In this post, Catharine Horswill discusses her paper ‘Density-dependence and marine bird populations: Are wind farm assessments precautionary?‘
“Just one thing would be enough to halt climate change, if clean energy became cheaper than coal, gas or oil, fossil fuel would simply stay in the ground”. Sir David Attenborough made this statement in support of the Global Apollo Program, an international initiative to increase the amount of funding allocated to the research and development of renewable energy technologies. Renewable energy is set to play a central role in the global commitment to reducing carbon emissions, and the leading technologies, wind and solar, are anticipated to expand by several-fold within the next 10 years.
Understanding the local effects of renewable energy developments is an immediate priority facing this industry. For example, there is a growing body of evidence linking wind farms to increased rates of mortality and displacement in birds. Subsequently, many countries require a full assessment of any potential impacts to bird populations before providing wind farms with consent for development. These assessments typically exclude density-dependent processes, such as negative density-dependence that offsets the loss of individuals from the breeding population. Consequently, density-independent models are often considered to provide a maximum estimate of mortality and offer a precautionary approach to impact assessment. However, this perspective overlooks other forms of density-dependence that result in contrasting population trends.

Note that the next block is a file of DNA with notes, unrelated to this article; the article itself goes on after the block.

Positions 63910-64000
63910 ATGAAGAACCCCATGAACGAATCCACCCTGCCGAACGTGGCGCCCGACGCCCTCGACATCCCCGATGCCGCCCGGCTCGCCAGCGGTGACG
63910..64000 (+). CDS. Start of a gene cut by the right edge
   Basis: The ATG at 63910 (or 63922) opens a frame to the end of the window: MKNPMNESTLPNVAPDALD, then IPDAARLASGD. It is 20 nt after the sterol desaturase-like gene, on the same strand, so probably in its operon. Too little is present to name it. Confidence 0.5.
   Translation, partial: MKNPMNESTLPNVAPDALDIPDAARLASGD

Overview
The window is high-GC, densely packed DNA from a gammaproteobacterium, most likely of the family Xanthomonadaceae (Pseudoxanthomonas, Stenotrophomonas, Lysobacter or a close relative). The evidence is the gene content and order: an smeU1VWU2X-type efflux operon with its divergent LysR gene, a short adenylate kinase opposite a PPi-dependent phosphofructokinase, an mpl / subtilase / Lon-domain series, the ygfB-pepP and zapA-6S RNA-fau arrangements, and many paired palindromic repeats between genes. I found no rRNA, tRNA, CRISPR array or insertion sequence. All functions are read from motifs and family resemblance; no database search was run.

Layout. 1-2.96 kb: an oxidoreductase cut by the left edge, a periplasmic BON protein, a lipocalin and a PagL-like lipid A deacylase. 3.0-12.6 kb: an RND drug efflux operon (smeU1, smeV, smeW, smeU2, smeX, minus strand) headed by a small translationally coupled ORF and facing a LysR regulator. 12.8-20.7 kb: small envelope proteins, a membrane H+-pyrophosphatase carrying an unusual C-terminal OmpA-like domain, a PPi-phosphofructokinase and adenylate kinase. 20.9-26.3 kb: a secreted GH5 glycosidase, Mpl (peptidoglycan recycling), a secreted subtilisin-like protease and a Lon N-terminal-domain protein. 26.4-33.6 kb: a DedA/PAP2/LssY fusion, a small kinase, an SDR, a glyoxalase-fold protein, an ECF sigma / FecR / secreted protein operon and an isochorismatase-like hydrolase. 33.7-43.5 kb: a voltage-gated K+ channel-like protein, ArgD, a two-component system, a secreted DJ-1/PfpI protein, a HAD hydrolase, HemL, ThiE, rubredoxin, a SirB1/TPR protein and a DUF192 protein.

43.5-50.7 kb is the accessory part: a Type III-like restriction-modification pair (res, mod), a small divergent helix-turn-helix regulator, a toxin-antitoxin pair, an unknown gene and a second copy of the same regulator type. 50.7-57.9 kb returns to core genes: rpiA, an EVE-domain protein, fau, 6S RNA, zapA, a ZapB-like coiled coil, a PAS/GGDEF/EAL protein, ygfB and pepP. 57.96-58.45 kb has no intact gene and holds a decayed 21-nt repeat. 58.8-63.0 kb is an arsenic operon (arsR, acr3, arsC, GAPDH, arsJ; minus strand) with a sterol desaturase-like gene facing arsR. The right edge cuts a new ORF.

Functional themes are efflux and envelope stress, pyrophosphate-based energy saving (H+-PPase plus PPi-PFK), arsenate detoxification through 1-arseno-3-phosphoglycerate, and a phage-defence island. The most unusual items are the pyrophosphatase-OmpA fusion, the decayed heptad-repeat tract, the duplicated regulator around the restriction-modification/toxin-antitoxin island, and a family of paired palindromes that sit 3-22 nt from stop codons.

Marine birds are one of the most threatened groups of birds in the world, and in this study we collated evidence for density-dependent regulation of 31 species. We found widespread evidence for negative density-dependence. This may allow populations to offset small and infrequent losses from the breeding population associated with renewable energy developments. Here, density-independent models will offer a precautionary approach to impact assessment. However, extinctions could still occur if the number of losses is greater than the number of new recruits. Consequently, density-independent models may not be precautionary for species of higher vulnerability to renewable energy developments. Furthermore, density-dependence can change from negative to positive when numbers become depleted below a critical density. We found that positive density-dependence was prevalent in populations of marine birds, especially amongst the smaller colonial species. Populations that are regulated by positive density-dependence will experience accelerated rates of population decline at low population densities, and the causal relationship was consistently attributed to increased predation from large gulls and corvids. For populations that are regulated by positive density-dependence, density-independent models will underestimate the projected impact and risk overlooking potential extinction events.
Scientifically robust and defensible estimates of the expected impacts of wind farms to marine bird populations are essential. The evidence for density-dependent regulation of marine bird populations indicates that density-independent models do not offer a fully precautionary approach to impact assessment. A more robust solution would be to compare the projected population size with and without the expected demographic changes associated with the proposed development, and test how this changes under a range of density-dependent structures.